What does atheism offer? Part 2.
Welcome back; I’d hoped to see you again.
You may recall last time we discussed how atheism no more leads inevitably toward nihilism nor amorality, than does not owning a 6-string acoustic guitar make you not a musician. (There’s a reason why my grad school mentor told me to never use analogies.) Not believing in gods (and let’s get down to brass tax — the believer accusing the atheist of having no ethical foundation is not referring to belief in any god or theism, but specifically their particular god) says nothing about where one gets their ethical standards; and, in fact, the believer more often than not has a higher ethical standard themself that runs counter and in opposition to the one prescribed by their deity.
Now, I know, some may say that I oversimplified the ethics question, and I agree. The subject of ethics can get quite complex. There’s a reason why people can get college and post-graduate degrees in ethics. Even so, the bottom line of what is ethical behavior often comes down to how actor and writer Wil Wheaton put’s it: “Don’t be a dick.”
Today we will address atheism and that even slipperier subject: values, meaning and purpose in life.
Actually, half my response comes down to the fact that, like ethics, all people of all beliefs (and none) generally derive their core values from the same place: evolution. Do you love your family? Your spouse or partner(s)? Care for them, enjoy being with them, hope to spend the rest of your life with them? Do you love your children? Do you desire to see them be successful and you sacrifice in order to provide for them? These feelings and drives which we confer the label “values” upon, are selected for in our species as a means to encourage reproduction and the care and raising of offspring into maturity, with the help of a cooperative and labor-sharing “family unit” (however you define “family”). It promotes successful continuation of the species.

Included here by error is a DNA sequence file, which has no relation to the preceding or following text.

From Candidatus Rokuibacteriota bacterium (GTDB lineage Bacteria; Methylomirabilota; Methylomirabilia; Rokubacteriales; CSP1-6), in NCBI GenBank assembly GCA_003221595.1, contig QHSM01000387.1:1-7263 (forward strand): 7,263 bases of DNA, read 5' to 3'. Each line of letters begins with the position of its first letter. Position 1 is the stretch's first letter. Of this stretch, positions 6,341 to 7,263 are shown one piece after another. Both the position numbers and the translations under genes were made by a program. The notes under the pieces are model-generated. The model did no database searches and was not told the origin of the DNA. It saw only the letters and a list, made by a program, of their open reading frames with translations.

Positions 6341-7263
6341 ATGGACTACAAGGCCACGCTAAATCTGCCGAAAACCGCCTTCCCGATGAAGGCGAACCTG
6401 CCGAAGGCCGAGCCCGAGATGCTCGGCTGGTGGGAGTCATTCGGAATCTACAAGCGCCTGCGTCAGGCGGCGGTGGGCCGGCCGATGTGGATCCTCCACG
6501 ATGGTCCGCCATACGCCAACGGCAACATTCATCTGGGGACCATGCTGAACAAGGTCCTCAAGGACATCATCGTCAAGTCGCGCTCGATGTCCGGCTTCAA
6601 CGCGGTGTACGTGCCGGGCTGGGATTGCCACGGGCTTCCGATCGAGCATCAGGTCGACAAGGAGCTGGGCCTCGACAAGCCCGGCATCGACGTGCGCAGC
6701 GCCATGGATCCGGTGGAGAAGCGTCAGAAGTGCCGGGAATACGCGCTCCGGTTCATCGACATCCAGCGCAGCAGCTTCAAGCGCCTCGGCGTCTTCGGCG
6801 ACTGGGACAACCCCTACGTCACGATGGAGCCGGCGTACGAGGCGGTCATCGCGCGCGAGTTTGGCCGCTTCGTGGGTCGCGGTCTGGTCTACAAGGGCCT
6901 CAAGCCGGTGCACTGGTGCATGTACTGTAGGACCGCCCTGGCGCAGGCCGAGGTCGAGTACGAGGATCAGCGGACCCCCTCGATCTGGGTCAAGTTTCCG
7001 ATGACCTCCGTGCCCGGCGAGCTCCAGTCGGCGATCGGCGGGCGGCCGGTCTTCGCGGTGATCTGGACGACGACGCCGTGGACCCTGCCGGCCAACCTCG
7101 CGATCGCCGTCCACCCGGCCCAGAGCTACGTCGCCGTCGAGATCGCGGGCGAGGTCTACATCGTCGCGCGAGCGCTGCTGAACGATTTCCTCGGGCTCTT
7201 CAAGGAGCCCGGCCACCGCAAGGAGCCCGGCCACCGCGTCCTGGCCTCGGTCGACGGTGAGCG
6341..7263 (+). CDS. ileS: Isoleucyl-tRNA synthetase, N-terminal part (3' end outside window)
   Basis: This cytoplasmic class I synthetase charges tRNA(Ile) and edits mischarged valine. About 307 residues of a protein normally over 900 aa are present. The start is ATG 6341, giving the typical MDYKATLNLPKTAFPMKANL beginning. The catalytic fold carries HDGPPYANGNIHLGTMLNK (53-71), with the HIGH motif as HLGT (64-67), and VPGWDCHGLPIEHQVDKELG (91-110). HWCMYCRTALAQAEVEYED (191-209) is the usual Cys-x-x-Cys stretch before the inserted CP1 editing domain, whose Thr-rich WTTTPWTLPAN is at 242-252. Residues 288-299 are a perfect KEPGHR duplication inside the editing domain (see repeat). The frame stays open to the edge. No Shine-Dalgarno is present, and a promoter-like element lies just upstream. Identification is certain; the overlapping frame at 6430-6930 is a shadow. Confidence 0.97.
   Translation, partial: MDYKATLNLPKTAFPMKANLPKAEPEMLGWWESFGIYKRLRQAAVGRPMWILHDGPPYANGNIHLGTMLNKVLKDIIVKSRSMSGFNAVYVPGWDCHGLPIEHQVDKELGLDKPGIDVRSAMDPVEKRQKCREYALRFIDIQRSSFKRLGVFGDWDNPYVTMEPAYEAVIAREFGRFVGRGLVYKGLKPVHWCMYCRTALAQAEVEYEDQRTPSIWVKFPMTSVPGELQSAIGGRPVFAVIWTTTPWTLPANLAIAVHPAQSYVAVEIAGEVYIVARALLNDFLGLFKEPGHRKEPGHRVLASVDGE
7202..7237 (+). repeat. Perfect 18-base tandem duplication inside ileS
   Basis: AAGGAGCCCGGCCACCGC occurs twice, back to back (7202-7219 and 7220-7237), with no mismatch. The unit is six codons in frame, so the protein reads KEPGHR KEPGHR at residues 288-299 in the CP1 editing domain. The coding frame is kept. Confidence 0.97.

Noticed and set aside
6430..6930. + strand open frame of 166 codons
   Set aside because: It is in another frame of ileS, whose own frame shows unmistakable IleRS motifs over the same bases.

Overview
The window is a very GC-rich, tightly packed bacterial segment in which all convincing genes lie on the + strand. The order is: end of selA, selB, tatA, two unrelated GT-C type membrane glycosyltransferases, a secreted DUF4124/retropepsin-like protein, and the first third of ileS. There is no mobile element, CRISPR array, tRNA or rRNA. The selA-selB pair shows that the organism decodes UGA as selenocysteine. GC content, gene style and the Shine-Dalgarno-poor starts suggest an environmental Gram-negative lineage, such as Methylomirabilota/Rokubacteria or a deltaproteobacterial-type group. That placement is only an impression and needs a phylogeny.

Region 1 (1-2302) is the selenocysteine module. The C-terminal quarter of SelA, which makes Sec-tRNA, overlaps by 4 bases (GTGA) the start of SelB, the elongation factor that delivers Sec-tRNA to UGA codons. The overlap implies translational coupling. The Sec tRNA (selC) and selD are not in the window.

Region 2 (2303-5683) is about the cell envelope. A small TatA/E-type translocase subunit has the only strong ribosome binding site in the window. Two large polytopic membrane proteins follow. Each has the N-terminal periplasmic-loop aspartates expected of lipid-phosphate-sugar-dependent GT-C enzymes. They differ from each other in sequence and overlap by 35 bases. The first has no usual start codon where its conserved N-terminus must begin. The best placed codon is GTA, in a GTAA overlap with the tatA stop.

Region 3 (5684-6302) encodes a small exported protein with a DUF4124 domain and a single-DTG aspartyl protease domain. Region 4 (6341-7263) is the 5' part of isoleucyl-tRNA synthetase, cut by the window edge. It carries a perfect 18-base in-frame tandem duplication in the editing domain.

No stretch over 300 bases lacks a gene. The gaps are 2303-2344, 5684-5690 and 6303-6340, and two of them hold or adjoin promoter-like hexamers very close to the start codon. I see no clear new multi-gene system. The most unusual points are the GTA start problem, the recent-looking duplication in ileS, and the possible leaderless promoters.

“Whoa, Mr. Science-Worshiping Evil Man! What a cold, calculated, emotionless assessment.” Yes, yes it is. But whether it’s a warm and fuzzy description or not, it’s the truth (as best as we humans understand it thus far). Truth doesn’t care if you find it cozy or not, it just is.
However, if anyone is still with me, I want to assert to you that understanding a thing does not (despite the cries of the person who clings tooth and nail to the idea that life must have mystery for it to be interesting) rob the thing of it’s beauty or wonder, or even awe! The love and adoration I feel for my daughter is not any less of a real, powerful, and motivating force in my reality because I know that its source is a soup of brain chemicals alchemied by natural selection. If anything, the knowledge that nature can “design” (and I use that term very loosely) such powerful and sublime complex feelings only enhances the experience of it and adds to it an entirely new dimension of wonder of it.
It is sometimes said that scientists are unromantic, that their passion to figure out robs the world of beauty and mystery. But is it not stirring to understand how the world actually works—that white light is made of colors, that color is the way we perceive the wavelengths of light, that transparent air reflects light, that in so doing it discriminates among the waves, and that the sky is blue for the same reason that the sunset is red? It does no harm to the romance of the sunset to know a little bit about it. ~ Carl Sagan, Pale Blue Dot (1994), pg. 130